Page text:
In a recent Wonkhe article, Peter Eckel of the University of Pennsylvania raises some interesting questions from American experience. He argues that, “like boards in England, American boards too often have been focused on oversight. It’s the essential stewardship role of governance. Yet, such a narrow focus that reviews reports, signs off on proposals, ensures compliance and ticks boxes is a lost opportunity. Too many boards in America… are mired in mediocrity driven by such a focus.”
He poses a quick quiz – “Which of the following apply to your governing board?
- Much, if not most, board meetings are taken up by presentations.
- Meetings tend to follow the same, expected agenda.
- The board is polite with each other, prizing congeniality over collegiality.
- The same few board members dominate most discussions; and when they stop talking, discussions tend to end.
- The most consequential of institutional issues are addressed outside the board meetings, rather than inside it”.
I suspect that too many colleagues will recognise some of these behaviours in their Councils. He goes on to argue that board time is limited and precious and to be a well-performing board it is essential to plan agendas and ensure that time is spent appropriately on the separable aspects of oversight, problem-solving and strategy.
To my mind this emphasises the increasing need for regular governance effectiveness reviews which go well beyond compliance and challenge how the board is spending its time. This is particularly important when the sector is facing unprecedented challenge and the press and Parliament are questioning how much confidence the public can have in their Universities. It does not look good to read last week from UCU research that there are still 9 universities who have not removed their Vice-Chancellor from their Remuneration Committee.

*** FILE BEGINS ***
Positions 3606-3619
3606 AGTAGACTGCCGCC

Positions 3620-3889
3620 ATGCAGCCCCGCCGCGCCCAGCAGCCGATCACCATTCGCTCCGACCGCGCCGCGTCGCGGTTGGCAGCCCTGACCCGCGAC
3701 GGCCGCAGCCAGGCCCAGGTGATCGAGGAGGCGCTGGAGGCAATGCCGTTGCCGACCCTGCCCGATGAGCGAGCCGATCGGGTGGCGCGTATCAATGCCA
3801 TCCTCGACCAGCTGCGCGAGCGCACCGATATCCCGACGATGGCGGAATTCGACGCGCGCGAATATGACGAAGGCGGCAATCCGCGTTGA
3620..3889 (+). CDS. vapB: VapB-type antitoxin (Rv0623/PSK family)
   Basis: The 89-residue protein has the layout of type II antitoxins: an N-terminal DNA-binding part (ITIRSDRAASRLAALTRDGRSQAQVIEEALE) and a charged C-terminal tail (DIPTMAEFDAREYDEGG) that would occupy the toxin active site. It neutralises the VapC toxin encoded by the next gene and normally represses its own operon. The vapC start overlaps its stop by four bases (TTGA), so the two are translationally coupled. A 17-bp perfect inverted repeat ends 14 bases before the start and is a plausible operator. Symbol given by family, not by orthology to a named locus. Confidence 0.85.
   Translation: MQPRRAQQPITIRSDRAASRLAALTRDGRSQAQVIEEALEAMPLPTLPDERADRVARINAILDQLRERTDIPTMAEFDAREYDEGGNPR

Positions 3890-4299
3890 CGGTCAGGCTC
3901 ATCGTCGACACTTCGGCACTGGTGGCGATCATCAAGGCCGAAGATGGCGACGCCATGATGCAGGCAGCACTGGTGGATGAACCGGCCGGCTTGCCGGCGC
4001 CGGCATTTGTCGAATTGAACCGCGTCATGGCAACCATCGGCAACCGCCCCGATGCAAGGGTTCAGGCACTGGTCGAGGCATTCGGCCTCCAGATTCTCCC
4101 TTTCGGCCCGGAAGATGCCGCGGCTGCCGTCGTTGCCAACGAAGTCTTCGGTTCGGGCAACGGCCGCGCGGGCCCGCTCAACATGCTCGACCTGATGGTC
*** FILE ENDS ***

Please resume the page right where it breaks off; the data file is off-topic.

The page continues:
The CUC Governance Code states “Governing bodies need to adopt an approach of continuous improvement to governance in order to enhance their own effectiveness.” The CUC recommends a review every 4 years and often reviews happen because one is due under the Code. I would argue that the culture needs to change to where Councils proactively see the benefits of regularly considering their performance and seeking ways of improving their effectiveness. External review with the benefit of examining best practice in the sector and outside the sector is useful, but ensuring there is a culture of continuous improvement between these reviews is even more important. This requires adequate resourcing of the governance function and an open-minded willingness on the part of Councils but especially the Chair, Vice-Chancellor and Secretary to be self-critical and to experiment.
Peter Eckel asks some basic but useful questions to start this process:
- “What does the board do frequently that adds tremendous value to the institution?
- What does the board do frequently that adds little value to the institution?
- What does the board do infrequently that adds tremendous value? (And how can you do more of this and less of point two?)
- How much agreement exists among board members as to the answers above?
He concludes: “Boards that work well can add value. Unfortunately, the inverse is also true: poor performing boards can become institutional distractions, which few can afford”.
Frank Toop is a Consulting Fellow for Halpin – experts in higher education governance.